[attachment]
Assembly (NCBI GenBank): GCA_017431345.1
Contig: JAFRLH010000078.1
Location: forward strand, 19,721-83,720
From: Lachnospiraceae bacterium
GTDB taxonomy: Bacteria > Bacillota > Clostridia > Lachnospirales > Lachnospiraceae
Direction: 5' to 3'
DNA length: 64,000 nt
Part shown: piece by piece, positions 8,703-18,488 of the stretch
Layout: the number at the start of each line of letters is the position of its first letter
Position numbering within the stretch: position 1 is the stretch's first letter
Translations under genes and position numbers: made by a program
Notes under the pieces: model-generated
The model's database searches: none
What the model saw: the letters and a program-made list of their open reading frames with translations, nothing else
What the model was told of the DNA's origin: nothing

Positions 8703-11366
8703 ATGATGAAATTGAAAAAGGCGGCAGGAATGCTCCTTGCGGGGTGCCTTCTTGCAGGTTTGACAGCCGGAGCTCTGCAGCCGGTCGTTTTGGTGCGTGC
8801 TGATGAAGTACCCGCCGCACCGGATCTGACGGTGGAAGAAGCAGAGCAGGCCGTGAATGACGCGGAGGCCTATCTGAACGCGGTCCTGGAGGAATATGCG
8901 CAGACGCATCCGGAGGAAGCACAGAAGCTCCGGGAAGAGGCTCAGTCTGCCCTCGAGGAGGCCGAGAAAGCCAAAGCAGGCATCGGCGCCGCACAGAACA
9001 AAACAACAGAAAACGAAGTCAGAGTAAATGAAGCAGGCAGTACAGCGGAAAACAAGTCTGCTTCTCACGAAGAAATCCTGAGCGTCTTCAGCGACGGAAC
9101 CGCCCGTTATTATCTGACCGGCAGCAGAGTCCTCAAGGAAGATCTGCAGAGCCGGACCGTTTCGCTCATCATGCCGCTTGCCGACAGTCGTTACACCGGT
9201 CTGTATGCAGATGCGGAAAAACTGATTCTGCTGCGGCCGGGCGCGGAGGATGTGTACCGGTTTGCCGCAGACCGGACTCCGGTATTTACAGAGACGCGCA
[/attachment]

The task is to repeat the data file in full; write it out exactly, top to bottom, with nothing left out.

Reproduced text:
Assembly (NCBI GenBank): GCA_017431345.1
Contig: JAFRLH010000078.1
Location: forward strand, 19,721-83,720
From: Lachnospiraceae bacterium
GTDB taxonomy: Bacteria > Bacillota > Clostridia > Lachnospirales > Lachnospiraceae
Direction: 5' to 3'
DNA length: 64,000 nt
Part shown: piece by piece, positions 8,703-18,488 of the stretch
Layout: the number at the start of each line of letters is the position of its first letter
Position numbering within the stretch: position 1 is the stretch's first letter
Translations under genes and position numbers: made by a program
Notes under the pieces: model-generated
The model's database searches: none
What the model saw: the letters and a program-made list of their open reading frames with translations, nothing else
What the model was told of the DNA's origin: nothing

Positions 8703-11366
8703 ATGATGAAATTGAAAAAGGCGGCAGGAATGCTCCTTGCGGGGTGCCTTCTTGCAGGTTTGACAGCCGGAGCTCTGCAGCCGGTCGTTTTGGTGCGTGC
8801 TGATGAAGTACCCGCCGCACCGGATCTGACGGTGGAAGAAGCAGAGCAGGCCGTGAATGACGCGGAGGCCTATCTGAACGCGGTCCTGGAGGAATATGCG
8901 CAGACGCATCCGGAGGAAGCACAGAAGCTCCGGGAAGAGGCTCAGTCTGCCCTCGAGGAGGCCGAGAAAGCCAAAGCAGGCATCGGCGCCGCACAGAACA
9001 AAACAACAGAAAACGAAGTCAGAGTAAATGAAGCAGGCAGTACAGCGGAAAACAAGTCTGCTTCTCACGAAGAAATCCTGAGCGTCTTCAGCGACGGAAC
9101 CGCCCGTTATTATCTGACCGGCAGCAGAGTCCTCAAGGAAGATCTGCAGAGCCGGACCGTTTCGCTCATCATGCCGCTTGCCGACAGTCGTTACACCGGT
9201 CTGTATGCAGATGCGGAAAAACTGATTCTGCTGCGGCCGGGCGCGGAGGATGTGTACCGGTTTGCCGCAGACCGGACTCCGGTATTTACAGAGACGCGCA